I had this plan, to hand Bea my notebook right away when I got to therapy. I thought if she scanned through my notebook, read the list in it, then it would help us talk about the things in my head; the things I usually struggle to bring up. Unfortunately, I didn’t give her my notebook. We still talked through a lot, though.
Of course the first thing on everyone’s minds was Monday and the nanny trigger. “How are you doing with all of that?” Bea asks.
“Ummm….better than Monday. I just….I mean, I don’t know. I talked to Jasmine, Monday night, or maybe it was Tuesday. I can’t remember now. But she just seems so certain that nothing happened, and that there are thing going on with her daughter that are causing her to make these accusations, but they are untrue. And she is really beating herself up. She’s just so hard on herself, and I feel so bad for her. She is a good mom, she has reactions because she is human. I mean…geesh. I don’t know.” I shake my head, thinking about Jasmine. I really feel for her, and how mean she is to herself. It’s not fair, or right. She is such a good person, I just wish she could see that.
“Hmmmm…” Bea says, and she has this knowing smile on her face. Just as quick as its there, it’s gone. “I do think the accusations are untrue. I went over it and over with the other therapist. We looked at everything, talked about the families, what has happened in the past, I gave my impression of your nanny from the times I have met her. And we both felt that nothing had happened.”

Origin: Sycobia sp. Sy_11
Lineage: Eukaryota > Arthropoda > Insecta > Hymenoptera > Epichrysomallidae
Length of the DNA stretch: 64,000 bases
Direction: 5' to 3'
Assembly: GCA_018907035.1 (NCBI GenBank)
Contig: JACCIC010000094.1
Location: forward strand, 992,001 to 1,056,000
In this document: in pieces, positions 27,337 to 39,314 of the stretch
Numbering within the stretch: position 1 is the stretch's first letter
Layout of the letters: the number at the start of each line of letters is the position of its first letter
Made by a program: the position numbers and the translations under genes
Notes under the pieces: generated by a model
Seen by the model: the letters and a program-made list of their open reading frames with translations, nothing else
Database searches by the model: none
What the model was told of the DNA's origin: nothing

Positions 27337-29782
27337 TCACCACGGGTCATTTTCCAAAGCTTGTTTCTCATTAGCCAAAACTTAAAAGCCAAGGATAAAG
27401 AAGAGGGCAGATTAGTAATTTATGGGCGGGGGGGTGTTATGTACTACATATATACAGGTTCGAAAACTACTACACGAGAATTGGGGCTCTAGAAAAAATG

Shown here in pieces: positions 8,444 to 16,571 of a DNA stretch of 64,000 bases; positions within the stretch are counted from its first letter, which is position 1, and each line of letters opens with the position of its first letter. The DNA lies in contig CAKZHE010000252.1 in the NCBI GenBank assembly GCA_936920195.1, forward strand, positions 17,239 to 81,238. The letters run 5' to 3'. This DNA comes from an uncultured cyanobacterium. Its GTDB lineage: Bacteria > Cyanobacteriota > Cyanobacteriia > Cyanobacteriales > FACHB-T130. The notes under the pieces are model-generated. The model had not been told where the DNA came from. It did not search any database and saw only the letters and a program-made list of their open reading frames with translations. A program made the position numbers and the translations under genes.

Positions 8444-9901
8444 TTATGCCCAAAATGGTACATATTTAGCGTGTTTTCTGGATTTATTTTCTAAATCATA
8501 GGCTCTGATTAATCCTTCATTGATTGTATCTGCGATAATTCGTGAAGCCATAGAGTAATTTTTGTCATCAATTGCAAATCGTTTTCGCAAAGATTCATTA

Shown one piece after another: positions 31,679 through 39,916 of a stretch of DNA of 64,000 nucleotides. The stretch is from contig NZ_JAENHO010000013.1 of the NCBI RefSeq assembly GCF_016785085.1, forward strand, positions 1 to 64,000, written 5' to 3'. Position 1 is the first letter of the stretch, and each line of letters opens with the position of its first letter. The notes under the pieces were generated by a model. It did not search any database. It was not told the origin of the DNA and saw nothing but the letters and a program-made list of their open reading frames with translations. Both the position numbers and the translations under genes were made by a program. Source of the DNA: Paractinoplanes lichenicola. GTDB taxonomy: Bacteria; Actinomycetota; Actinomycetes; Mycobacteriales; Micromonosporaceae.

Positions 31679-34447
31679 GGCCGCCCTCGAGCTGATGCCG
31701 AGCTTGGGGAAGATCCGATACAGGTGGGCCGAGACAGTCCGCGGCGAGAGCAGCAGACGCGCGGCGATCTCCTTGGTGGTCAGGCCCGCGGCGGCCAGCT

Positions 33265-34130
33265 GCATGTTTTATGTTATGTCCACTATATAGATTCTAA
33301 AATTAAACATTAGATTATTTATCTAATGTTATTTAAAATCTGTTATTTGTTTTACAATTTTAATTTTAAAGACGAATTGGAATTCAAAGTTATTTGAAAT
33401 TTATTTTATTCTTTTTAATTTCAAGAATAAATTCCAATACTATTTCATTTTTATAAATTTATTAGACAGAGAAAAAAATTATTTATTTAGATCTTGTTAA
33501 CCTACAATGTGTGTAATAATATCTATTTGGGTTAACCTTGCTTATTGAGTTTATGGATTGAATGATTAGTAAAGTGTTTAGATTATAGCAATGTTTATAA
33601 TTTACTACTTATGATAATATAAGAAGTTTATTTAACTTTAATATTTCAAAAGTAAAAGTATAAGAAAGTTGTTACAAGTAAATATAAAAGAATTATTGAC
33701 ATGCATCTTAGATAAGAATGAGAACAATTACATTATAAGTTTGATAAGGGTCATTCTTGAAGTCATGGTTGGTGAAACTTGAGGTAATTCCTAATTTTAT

I nod. “And I trust you. But it’s still hard. It’s all mixed up. I don’t know.”
“Of course it is. This is a huge trigger. We’ve been here before when the other situation happened with Kat.” Bea says.
I wonder if her comment about being here before means she is tired of talking about this nonsense, if she is annoyed with me. I should ask, say something. Instead, I say, “I am sorry about Monday.”
Bea shakes her head at me. “Not at all. Those were huge triggers. When I called you, it was like a little girl had answered the phone. I could tell how triggered you were. I was glad that hubby was there and staying home.”
“Yeah. I was really triggered. He saw it, and stayed with me.”
We talk through how Hubby was able to do some concrete things: order a nanny cam, stay home from work, get my teddy bear, and how doing concrete things always feels good to guys. We talk about my reaction, how I just hid in bed with my teddy bear, flashbacks and dissociating off and on. She says this isn’t a crazy reaction based on my history.